Wednesday, February 13, 2013
Pucker Up Valentine – With Fresh Breath and a Healthy Mouth!
By Dr. John Luther, Chief Dental Officer at DentaQuest
Did you know a Valentine’s Day kiss with your loved one is good for your oral health? A nice smooch will stimulate saliva, a natural cleaner for teeth that washes bacteria and food particles to help fight cavities.
As you get ready to pucker up, take these steps to be sure your breath is sweet:
1. Brush Up. Bad breath, or halitosis, can be embarrassing. The best way to prevent bad breath is to eliminate potential causes. Bacteria lingering in your mouth from food or infections can create odors and lead to decay. Brushing your teeth twice a day for two minutes with fluoridated toothpaste, and daily flossing, is a good start. Also clean your tongue –it can retain bacteria. A gentle and thorough cleaning with a tongue scraper or toothbrush can remove lingering food particles.
2. Stick to Crunchy Produce. Foods play a role in lingering bad breath. Most people know they should avoid foods with strong smelling ingredients, like garlic or onion. But did you also know that oils from some cheeses and soft drinks are absorbed into your lungs and the smell is given off in your breath for a while? Foods such as apples or oranges contain helpful enzymes that naturally remove bacteria. Crunchy foods like carrots or celery help stimulate the flow of saliva which also helps get rid of odor causing bacteria. Snacking on parsley or mint leaves can also help freshen your breath.
3. Chew Xylitol Gum. Gum increases saliva production and helps neutralize acid; however, many gums contain sugar, which of course negates the healthy benefits. Chewing gum with xylitol, a naturally occurring sweetener, fixes this problem. In fact, studies have shown that because cavity-causing bacteria are passed from mothers to newborns, mothers who chew xylitol gum are less likely to transmit the harmful bacteria to their children, and cavities among these children are reduced by up to 70 percent.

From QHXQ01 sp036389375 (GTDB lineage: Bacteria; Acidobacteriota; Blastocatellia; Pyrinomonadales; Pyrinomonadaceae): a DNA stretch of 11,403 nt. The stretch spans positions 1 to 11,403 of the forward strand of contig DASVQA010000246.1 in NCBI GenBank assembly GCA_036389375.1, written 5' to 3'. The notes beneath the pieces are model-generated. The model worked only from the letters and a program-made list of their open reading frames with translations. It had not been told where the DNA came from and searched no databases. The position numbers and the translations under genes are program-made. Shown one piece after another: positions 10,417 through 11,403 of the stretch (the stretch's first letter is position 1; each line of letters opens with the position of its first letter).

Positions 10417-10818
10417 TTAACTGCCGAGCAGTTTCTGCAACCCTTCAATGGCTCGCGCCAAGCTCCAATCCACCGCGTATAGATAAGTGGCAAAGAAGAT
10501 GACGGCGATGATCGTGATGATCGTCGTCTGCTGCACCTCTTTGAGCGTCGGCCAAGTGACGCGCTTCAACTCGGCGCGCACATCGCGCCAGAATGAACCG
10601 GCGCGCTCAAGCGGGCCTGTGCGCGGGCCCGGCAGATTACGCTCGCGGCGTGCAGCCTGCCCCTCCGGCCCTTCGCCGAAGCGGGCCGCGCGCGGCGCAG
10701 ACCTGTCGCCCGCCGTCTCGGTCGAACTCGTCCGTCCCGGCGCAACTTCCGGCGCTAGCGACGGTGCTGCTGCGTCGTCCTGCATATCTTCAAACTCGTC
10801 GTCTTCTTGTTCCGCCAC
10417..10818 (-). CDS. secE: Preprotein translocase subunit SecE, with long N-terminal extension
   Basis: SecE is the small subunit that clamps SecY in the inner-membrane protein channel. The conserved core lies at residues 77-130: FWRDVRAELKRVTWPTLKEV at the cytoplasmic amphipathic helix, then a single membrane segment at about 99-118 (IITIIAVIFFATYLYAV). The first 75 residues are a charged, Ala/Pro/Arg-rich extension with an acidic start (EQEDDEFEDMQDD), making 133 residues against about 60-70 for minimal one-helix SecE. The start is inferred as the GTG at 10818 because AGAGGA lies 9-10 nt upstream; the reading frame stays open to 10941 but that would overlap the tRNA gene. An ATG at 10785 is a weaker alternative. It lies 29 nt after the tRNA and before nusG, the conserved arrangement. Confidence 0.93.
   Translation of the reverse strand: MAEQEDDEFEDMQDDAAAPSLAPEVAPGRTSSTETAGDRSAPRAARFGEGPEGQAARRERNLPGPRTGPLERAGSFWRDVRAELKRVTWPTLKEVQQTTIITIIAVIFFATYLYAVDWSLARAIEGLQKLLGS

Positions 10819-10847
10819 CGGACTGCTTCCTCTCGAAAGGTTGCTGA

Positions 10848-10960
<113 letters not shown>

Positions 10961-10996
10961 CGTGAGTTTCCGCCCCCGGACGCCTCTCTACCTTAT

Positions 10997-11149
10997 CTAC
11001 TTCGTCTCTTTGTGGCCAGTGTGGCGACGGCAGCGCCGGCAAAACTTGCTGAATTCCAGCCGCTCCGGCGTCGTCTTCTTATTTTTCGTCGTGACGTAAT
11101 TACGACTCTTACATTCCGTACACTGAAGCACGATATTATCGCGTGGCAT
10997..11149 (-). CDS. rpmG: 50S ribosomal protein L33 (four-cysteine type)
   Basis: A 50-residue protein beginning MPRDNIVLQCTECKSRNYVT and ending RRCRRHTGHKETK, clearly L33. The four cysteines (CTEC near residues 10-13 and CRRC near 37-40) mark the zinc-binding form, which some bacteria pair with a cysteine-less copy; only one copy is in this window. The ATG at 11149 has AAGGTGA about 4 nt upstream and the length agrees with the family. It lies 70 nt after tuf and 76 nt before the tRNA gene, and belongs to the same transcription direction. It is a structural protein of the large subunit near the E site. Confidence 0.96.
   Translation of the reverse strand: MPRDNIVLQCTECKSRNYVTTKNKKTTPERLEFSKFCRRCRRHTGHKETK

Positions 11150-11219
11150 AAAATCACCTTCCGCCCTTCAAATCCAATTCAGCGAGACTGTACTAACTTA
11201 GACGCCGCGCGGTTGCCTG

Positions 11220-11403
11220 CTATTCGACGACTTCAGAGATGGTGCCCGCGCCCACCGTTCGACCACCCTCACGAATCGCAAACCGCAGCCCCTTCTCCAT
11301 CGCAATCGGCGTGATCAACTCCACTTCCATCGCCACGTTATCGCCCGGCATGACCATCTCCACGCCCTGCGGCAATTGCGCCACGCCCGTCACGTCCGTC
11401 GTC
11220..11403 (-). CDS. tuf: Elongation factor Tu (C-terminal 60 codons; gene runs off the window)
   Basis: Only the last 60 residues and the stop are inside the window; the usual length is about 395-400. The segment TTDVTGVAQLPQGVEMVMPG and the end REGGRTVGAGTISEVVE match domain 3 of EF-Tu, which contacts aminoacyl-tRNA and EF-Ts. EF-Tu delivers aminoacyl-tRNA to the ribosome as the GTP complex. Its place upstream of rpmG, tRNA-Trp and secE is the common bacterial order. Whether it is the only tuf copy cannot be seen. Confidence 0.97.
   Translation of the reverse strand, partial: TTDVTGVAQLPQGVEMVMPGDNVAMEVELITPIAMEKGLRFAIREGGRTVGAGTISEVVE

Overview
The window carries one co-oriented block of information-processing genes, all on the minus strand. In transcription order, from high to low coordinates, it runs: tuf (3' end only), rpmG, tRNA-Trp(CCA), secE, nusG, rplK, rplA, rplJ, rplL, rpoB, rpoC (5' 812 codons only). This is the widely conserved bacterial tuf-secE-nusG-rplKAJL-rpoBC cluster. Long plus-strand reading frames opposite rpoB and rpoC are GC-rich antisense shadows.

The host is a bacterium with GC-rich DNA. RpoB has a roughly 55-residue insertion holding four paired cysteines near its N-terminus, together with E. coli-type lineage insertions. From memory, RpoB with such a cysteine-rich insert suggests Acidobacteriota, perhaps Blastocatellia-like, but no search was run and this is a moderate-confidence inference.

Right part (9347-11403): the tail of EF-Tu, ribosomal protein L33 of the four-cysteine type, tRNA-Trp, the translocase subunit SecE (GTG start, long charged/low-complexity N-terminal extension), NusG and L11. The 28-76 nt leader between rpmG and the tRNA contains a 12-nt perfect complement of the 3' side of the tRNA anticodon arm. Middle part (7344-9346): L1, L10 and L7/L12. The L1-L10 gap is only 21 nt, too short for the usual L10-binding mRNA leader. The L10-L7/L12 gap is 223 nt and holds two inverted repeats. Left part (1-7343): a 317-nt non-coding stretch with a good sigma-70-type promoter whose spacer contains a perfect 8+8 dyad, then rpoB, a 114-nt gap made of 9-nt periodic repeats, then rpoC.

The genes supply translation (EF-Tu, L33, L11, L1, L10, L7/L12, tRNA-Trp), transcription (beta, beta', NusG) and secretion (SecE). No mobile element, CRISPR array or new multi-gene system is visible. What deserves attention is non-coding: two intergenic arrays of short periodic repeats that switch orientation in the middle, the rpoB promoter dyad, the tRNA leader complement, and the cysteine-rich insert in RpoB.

4. Say “No” To Smoking. In case an increased risk of cancer and death is not enough reason to turn you off from smoking, here’s another: smoking causes bad breath, gum disease and tooth decay. That's why the Centers for Disease Control and Prevention recommends quitting and offers tips on how to quit at cdc.gov.
5. Check Your Medicine. Because the cause of halitosis can be a dry mouth, make sure to look through your medicine cabinet. A side-effect of some medications, such as antihistamines, tranquilizers, and various blood pressure medicines may be a decrease in the flow of saliva in children and adults. If dry mouth sounds familiar to you, talk to your dentist and physician. They may be able to suggest alternative medications or prescribe a medicine that helps your salivary glands work better.
So many solutions, yet we’ve only just started. Remember to maintain proper oral hygiene to make the most of out your smooch – and your overall oral health! Happy Valentine’s Day!
Posted by DentaQuest